Activities of daily living (ADLs)
Activities oriented toward taking care of one’s own body (adapted from Rogers & Holm, 1994, pp. 181–202). ADL also is referred to as basic activities of daily living (BADL) and personal activities of daily living (PADL). These activities are “fundamental to living in a social world; they enable basic survival and well-being” (Christiansen & Hammecker, 2001, p. 156) (see Table 1 for definitions of terms).
A class of human actions that are goal directed.
“…addresses the typical demands of an activity, the range of skills involved in its performance, and the various cultural meanings that might be ascribed to it” (Crepeau, 2003, p. 192).
The aspects of an activity, which include the objects and their physical properties, space, social demands, sequencing or timing, required actions or skills, and required underlying body functions and body struc- tures needed to carry out the activity (see Table 3).
The response approach the client makes encoun- tering an occupational challenge. “This change is implemented when the individual’s customary response approaches are found inadequate for pro- ducing some degree of mastery over the challenge” (Schultz & Schkade, 1997, p. 474).
The “pursuit of influencing outcomes—including public policy and resource allocation decisions within political, economic, and social systems and institutions—that directly affect people’s lives” (Advocacy Institute, 2001, as cited in Goodman- Lavey & Dunbar, 2003, p. 422).
Analysis of occupational performance
Part of the evaluation process. Collecting infor- mation via assessment tools designed to observe, measure, and inquire about selected factors that support or hinder occupational performance.
Areas of occupations
Various kinds of life activities in which people engage, including the following categories: ADLs, IADLs, rest and sleep, education, work, play, leisure, and social participation (see Table 1).
“Specific tools or instruments that are used during the evaluation process” (AOTA, 2005, p. 663).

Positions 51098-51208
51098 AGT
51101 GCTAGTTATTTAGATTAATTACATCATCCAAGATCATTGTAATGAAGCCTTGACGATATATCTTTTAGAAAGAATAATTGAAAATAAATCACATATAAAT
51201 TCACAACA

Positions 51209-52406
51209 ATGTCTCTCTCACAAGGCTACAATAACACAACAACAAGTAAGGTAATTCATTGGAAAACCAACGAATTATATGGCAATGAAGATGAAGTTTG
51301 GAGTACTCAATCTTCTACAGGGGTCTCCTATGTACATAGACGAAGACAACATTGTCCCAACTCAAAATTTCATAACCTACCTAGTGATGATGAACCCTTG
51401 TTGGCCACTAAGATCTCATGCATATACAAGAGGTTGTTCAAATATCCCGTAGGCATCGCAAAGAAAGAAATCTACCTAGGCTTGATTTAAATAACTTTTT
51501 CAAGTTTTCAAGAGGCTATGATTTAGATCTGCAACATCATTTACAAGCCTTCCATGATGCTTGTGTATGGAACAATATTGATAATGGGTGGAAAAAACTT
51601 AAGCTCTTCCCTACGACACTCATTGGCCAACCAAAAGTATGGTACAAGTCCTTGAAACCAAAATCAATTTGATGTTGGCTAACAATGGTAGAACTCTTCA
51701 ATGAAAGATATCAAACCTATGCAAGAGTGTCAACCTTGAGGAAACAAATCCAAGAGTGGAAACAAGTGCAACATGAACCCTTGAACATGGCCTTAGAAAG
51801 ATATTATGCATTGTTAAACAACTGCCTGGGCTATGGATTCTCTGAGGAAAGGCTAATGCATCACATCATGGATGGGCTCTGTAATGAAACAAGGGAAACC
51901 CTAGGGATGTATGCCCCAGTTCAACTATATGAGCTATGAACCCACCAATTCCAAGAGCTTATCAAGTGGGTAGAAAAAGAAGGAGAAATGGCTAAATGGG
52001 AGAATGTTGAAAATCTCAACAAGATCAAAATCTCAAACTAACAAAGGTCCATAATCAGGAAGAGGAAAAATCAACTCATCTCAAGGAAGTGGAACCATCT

Any cognitive content held as true by the client (Moyers & Dale, 2007).
“The physiological functions of body systems (including psychological functions)” (WHO, 2001, p. 10) (see Table 2).
“Anatomical parts of the body such as organs, limbs, and their components [that support body function]” (WHO, 2001, p. 10) (see Table 2).
The entity that receives occupational therapy ser- vices. Clients may include (1) individuals and other persons relevant to the individual’s life, including family, caregivers, teachers, employers, and others who also may help or be served indi- rectly; (2) organizations such as business, indus- tries, or agencies; and (3) populations within a community (Moyers & Dale, 2007).
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An orientation that honors the desires and priori- ties of clients in designing and implementing interventions (adapted from Dunn, 2000a, p. 4).
Those factors residing within the client that may affect performance in areas of occupation. Client factors include values, beliefs, and spirituality; body functions; and body structures (see Table 2).
“Complex multi-faceted cognitive process used by practitioners to plan, direct, perform, and reflect on intervention” (Crepeau et al., 2003, p. 1027).
Communication and social skills
Actions or behaviors a person uses to communi- cate and interact with others in an interactive envi- ronment (Fisher, 2006).
Actions or behaviors a client uses to plan and man- age the performance of an activity.
Refers to a variety of interrelated conditions with- in and surrounding the client that influence per- formance. Contexts include cultural, personal, temporal, and virtual (see Table 6).
Activities that implicitly involve at least two peo- ple (Zemke & Clark, 1996).
“Customs, beliefs, activity patterns, behavior stan- dards, and expectations accepted by the society of which the [client] is a member. Includes ethnicity and values as well as political aspects, such as laws that affect access to resources and affirm personal rights. Also includes opportunities for education, employment, and economic support” (AOTA, 1994, p. 1054).
A sphere of activity, concern, or function (American Heritage Dictionary, 2006).